I have been prescribed prednisone to help keep my asthma under control twice in the past three months. I've noticed there are a lot of bad side effects (as there is with any drug I suppose) and I know most of them are from long-term use and ten days isn't really long term use, but they still worry me!
I'm on a preventer (symbicort), two puffs morning and night. But I still find I'm using my Ventolin at least 5 times a day (bad, I know!!) but I am wondering if there's anything less drastic than Prednisone I could take?
I'm especially worried about the raising of glucose levels because I am 'pre-diabetic' and am really hoping to reverse this as it is!!!
Long-term use of prednisone or inhaled steroid does have serious side effects. It wrecks your adrenals, worsens your asthma, harms your eyes and, in my case, caused frightening choking. I don't use that junk anymore and take natural anti-inflammatories instead. No side effects to those. Check the new FDA warnings involving these poisons.
I also use Symbicort and was using my inhaler quite a bit...every night and 1-3 times during the day. I started taking Singulair a month ago and I don't use my inhaler nearly as much anymore. I've used it 3 times at night in the past month (2 of the times I forgot to take Singulair) and a few random times during the day/evening.
Just a thought if you don't already take it and you have allergy issues.
The best thing to do is try to narrow down your triggers and take steps to avoid them, this will help to keep the asthma under control and using less ventolin.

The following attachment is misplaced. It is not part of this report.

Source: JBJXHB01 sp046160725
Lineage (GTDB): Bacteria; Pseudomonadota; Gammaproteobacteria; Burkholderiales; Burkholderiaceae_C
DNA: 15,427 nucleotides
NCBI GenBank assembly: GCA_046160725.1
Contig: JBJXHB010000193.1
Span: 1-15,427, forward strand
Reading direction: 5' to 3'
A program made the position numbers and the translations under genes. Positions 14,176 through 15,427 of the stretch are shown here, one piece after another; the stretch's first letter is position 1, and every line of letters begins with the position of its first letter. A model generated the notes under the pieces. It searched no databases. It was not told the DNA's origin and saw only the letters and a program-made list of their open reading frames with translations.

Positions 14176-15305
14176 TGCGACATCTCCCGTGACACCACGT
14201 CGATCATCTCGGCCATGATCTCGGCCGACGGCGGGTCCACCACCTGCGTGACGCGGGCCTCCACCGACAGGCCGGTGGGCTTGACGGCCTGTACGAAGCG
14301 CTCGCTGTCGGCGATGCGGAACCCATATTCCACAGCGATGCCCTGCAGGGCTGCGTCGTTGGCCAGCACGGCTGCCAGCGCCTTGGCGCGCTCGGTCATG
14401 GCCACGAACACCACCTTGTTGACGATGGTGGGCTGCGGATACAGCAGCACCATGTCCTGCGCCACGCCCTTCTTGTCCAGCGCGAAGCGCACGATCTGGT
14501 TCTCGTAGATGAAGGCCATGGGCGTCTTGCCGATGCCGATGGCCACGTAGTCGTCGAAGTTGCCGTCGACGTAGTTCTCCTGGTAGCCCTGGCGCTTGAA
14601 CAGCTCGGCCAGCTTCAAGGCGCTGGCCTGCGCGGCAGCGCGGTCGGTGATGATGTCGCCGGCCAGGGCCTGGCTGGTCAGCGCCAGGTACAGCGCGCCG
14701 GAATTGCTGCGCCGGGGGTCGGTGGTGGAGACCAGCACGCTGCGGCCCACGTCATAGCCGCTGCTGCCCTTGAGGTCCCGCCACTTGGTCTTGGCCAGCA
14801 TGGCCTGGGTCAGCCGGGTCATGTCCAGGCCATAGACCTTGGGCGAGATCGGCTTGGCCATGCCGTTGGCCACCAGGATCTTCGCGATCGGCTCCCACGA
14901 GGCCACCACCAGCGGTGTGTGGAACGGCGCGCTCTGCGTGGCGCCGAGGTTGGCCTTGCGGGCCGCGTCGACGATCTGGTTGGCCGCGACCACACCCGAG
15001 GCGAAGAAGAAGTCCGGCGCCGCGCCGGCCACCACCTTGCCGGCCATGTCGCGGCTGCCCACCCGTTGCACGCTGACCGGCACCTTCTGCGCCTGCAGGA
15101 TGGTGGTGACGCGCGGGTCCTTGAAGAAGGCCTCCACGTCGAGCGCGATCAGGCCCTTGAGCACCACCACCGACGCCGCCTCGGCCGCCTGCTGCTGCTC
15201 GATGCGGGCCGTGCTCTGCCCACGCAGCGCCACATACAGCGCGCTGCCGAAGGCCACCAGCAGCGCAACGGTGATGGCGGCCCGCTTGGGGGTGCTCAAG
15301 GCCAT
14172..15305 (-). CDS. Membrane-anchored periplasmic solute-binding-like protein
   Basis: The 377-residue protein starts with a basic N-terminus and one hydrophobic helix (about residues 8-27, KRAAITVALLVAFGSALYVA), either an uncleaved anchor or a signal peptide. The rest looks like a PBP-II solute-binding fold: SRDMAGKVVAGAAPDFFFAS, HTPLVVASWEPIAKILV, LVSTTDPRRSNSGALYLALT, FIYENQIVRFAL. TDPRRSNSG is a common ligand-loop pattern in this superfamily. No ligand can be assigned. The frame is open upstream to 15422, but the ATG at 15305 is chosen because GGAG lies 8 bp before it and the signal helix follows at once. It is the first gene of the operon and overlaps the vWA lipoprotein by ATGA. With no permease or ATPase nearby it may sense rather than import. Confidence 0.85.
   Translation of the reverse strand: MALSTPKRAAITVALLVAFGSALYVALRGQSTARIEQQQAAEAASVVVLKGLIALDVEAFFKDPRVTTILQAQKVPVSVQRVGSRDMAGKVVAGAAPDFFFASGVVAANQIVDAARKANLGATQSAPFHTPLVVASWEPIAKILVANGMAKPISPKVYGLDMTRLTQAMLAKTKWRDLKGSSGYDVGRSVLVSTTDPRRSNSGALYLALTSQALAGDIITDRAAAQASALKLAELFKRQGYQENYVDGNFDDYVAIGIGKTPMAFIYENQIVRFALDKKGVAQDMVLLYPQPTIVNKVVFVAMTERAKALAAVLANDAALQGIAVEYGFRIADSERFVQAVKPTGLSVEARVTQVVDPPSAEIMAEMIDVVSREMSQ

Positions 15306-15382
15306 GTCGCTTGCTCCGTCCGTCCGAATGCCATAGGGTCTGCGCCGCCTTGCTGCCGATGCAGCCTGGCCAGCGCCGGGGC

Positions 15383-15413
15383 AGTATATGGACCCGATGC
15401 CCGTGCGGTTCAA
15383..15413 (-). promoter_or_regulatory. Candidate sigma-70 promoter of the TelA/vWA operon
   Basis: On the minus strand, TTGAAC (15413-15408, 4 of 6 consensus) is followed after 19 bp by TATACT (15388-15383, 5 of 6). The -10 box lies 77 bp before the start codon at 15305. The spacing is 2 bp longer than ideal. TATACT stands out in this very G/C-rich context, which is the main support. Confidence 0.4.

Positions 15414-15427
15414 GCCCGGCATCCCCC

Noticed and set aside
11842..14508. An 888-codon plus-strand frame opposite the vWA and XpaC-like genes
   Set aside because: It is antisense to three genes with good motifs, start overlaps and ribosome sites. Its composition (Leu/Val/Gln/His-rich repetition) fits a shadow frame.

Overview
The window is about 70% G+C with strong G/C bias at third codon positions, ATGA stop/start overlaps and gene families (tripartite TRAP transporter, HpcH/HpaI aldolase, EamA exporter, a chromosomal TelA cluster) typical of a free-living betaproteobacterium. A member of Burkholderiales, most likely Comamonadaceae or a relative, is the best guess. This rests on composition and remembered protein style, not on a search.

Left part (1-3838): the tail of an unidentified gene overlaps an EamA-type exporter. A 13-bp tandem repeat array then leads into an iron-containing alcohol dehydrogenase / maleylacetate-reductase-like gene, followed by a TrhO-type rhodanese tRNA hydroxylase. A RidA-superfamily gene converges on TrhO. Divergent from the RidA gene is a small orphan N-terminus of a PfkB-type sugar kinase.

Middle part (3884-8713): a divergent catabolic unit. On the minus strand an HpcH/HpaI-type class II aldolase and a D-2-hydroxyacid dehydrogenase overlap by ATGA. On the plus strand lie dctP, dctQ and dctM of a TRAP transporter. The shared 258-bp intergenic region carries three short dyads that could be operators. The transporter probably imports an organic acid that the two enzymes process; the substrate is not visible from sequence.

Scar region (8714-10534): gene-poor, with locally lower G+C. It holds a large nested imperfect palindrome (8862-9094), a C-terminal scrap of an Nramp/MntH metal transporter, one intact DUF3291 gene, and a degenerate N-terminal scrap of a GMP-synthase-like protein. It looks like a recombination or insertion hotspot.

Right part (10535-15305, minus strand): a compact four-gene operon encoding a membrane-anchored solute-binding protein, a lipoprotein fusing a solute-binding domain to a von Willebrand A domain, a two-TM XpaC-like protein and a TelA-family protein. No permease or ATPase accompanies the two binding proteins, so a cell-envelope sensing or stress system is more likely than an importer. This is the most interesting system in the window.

Are you using a peak flow meter to watch your lung volume? This really helped me because I found I was using my ventolin when my lung volume was fine and it was really anxiety.
You should also be under care from a pulmonlogist, so it is someone that specializes in asthma and know the medications and how to treat. You may need to add another drug like qvar, singulair, theophyille etc.
Also, it may take a while to have your lungs settle down from a flare-up. My lungs are still very twitchy after 2 months from having to use a pred burst, so give it some time.
Prednisone I believe, should be only temporary. There are lots of side effects of taking it, like weight gain, and years of taking it will also weaken your bones badly. I do not think alot of doctors keep patients on this-your steroid inhaler and maybe using Singulair should help.. I would ask about Singulair. You also need to see an actual asthma doctor (pulmonary doctor) if you're not already.
All that being said, prednisone is often the difference between life and death. Asthma is a life-threatening condition. Do not pass go. Do not collect two hundred dollars.
The use of low-dose inhaled steroids significantly reduces the risk.
Physicians at one time routinely prescribed oral prednisone, but now they have gone in the other direction and often refuse to prescribe it at all.
My own opinion is that ocasionally asthmatics must work or perform under circumstances that will agravate an attack, and in such instances, short periods of oral prednisone will "settle down" their lungs. For example, lets say you are an asthmatic and have to clean out an attic. You wear a mask, but it isn't enough. It will take two days to clean it out. In such a case, my opinion is that short-term oral steroids are justified. There are some tasks in life that have to be done.
Asthma is often episodic and there are periods when the lung may be very sensitive to antigens and weeks or months when an attack is unlikely. Everyone is different.
It is very important to ensure you life in a relatuively dust-free, antigen free environment, so the frequency of use of steroids will be reduced or eliminated.
Yes, steroids are hazardous, but they can also be the only medication that can save your life.
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